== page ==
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Echocardiographic assessment of raised pulmonary vascular resistance: application to diagnosis and follow-up of pulmonary hypertension

Citation

Dahiya, A and Vollbon, W and Jellis, C and Prior, D and Wahi, S and Marwick, TH, Echocardiographic assessment of raised pulmonary vascular resistance: application to diagnosis and follow-up of pulmonary hypertension, Heart, 96, (24) pp. 2005-2009. ISSN 1355-6037 (2010) [Refereed Article]

Copyright Statement

Copyright 2010 BMJ Publishing Group Ltd and the British Cardiovascular Society

DOI: doi:10.1136/hrt.2010.204834

Abstract

Objective To optimise an echocardiographic estimation of pulmonary vascular resistance (PVRe) for diagnosis and follow-up of pulmonary hypertension (PHT).
Design Cross-sectional study.
Setting Tertiary referral centre.
Patients Patients undergoing right heart catheterisation and echocardiography for assessment of suspected PHT.
Methods PVRe ([tricuspid regurgitation velocity X10/ (right ventricular outflow tract velocity-time integral +0.16) and invasive PVRi ((mean pulmonary artery systolic pressure-wedge pressure)/cardiac output) were compared in 72 patients. Other echo data included right ventricular systolic pressure (RVSP), estimated right atrial pressure, and E/e ratio. Difference between PVRe and PVRi at various levels of PVR was sought using Blande-Altman analysis. Corrected PVRc ((RVSP-E/e)/ RVOTVTI) (RVOT, RV outflow time; VTI, velocity time integral) was developed in the training group and tested in a separate validation group of 42 patients with established PHT.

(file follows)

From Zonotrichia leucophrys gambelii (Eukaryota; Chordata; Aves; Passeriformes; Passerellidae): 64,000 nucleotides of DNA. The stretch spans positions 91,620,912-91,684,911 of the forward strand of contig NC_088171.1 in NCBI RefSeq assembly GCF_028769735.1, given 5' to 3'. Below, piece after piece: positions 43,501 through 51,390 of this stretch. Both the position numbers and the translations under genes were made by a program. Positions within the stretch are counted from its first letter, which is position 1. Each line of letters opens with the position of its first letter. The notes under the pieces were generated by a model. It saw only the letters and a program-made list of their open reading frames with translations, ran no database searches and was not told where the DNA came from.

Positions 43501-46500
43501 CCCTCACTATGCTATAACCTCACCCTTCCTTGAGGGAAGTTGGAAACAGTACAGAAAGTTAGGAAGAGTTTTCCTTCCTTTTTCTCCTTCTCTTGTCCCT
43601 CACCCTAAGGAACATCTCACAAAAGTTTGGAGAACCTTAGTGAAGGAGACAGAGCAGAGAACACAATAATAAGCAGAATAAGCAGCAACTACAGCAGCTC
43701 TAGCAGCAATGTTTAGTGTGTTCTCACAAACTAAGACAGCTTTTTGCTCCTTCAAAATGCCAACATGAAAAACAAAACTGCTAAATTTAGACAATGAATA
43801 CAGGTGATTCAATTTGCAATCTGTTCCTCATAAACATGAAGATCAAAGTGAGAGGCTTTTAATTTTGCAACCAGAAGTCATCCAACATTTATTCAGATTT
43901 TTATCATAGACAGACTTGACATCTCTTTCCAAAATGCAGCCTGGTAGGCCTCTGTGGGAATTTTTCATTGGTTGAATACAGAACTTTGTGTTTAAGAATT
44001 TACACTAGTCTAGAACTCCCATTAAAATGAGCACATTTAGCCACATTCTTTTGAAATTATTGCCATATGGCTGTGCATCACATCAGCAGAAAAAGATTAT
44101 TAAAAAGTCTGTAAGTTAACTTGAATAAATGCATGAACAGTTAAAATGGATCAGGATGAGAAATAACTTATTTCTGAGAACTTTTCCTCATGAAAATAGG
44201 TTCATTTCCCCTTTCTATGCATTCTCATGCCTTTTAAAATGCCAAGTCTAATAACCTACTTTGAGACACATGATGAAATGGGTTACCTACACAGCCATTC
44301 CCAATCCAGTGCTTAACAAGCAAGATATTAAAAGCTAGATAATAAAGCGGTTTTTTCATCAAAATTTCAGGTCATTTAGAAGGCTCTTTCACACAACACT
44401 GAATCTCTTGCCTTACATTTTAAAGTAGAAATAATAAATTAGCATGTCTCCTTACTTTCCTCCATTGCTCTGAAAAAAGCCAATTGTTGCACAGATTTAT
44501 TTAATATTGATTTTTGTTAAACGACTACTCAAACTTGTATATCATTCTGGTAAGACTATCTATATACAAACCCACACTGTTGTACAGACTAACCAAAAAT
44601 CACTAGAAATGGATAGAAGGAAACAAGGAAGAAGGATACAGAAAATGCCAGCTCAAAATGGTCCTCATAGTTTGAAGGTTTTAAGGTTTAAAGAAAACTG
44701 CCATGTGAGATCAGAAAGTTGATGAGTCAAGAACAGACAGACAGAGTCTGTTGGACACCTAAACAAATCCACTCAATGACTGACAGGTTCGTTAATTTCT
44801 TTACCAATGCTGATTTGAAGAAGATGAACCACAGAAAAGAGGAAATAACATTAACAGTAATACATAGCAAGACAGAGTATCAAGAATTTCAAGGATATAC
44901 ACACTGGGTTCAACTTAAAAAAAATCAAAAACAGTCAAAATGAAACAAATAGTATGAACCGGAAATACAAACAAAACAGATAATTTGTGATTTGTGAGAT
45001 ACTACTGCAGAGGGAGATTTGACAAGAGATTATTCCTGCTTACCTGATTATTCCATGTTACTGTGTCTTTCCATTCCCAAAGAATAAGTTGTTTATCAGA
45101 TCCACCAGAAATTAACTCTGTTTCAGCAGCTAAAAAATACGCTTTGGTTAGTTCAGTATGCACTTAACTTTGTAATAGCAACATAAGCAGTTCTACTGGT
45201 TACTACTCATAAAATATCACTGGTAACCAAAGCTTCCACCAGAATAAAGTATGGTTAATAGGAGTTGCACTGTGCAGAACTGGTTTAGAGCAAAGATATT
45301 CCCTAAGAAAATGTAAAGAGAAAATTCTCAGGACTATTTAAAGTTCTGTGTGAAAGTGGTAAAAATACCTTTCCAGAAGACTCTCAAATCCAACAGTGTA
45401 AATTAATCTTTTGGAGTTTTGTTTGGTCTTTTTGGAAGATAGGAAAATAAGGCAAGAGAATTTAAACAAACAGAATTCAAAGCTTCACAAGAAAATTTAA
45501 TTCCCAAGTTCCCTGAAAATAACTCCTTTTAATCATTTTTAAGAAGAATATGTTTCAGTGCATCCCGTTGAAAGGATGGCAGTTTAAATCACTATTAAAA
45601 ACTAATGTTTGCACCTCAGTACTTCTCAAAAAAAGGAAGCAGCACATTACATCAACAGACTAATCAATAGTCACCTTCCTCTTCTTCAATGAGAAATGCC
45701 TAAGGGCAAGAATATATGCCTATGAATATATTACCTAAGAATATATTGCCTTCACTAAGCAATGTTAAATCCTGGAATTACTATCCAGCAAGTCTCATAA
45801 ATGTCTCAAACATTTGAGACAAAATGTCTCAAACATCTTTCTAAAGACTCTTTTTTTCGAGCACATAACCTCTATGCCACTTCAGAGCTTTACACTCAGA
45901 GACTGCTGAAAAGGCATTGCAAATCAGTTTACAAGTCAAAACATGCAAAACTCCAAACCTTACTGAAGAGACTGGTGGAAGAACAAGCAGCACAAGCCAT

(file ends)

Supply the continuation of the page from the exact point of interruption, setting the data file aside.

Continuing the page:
Results PVRe>2.0 had high sensitivity (93%) and specificity (91%) for recognition of PVRi>2.0, and PVRc provided similar sensitivities and specificities. PVRe and PVRi correlated well (r=0.77, p<0.01), but PVRe underestimated marked elevation of PVRi-a trend avoided by PVRc. PVRc and PVRe were tested against PVRi in a separate validation group (n=42). The mean difference between PVRe and PVRi exceeded that between PVRc and PVRi (2.82.7 vs 0.83.0 Wood units; p<0.001). A drop in PVRi by at least one SD occurred in 10 patients over 6 months; this was detected in one patient by PVRe and eight patients by PVRc (p=0.002).
Conclusion PVRe distinguishes normal from abnormal PVRi but underestimates high PVRi. PVRc identifies the severity of PHT and may be used to assess treatment response.

Item Details

Item Type:Refereed Article
Research Division:Medical and Health Sciences
Research Group:Cardiorespiratory Medicine and Haematology
Research Field:Cardiology (incl. Cardiovascular Diseases)
Objective Division:Health
Objective Group:Clinical Health (Organs, Diseases and Abnormal Conditions)
Objective Field:Cardiovascular System and Diseases
Author:Marwick, TH (Professor Tom Marwick)
ID Code:90862
Year Published:2010
Web of Science® Times Cited:20
Deposited By:Menzies Institute for Medical Research
Deposited On:2014-04-29
Last Modified:2014-12-17
Downloads:0

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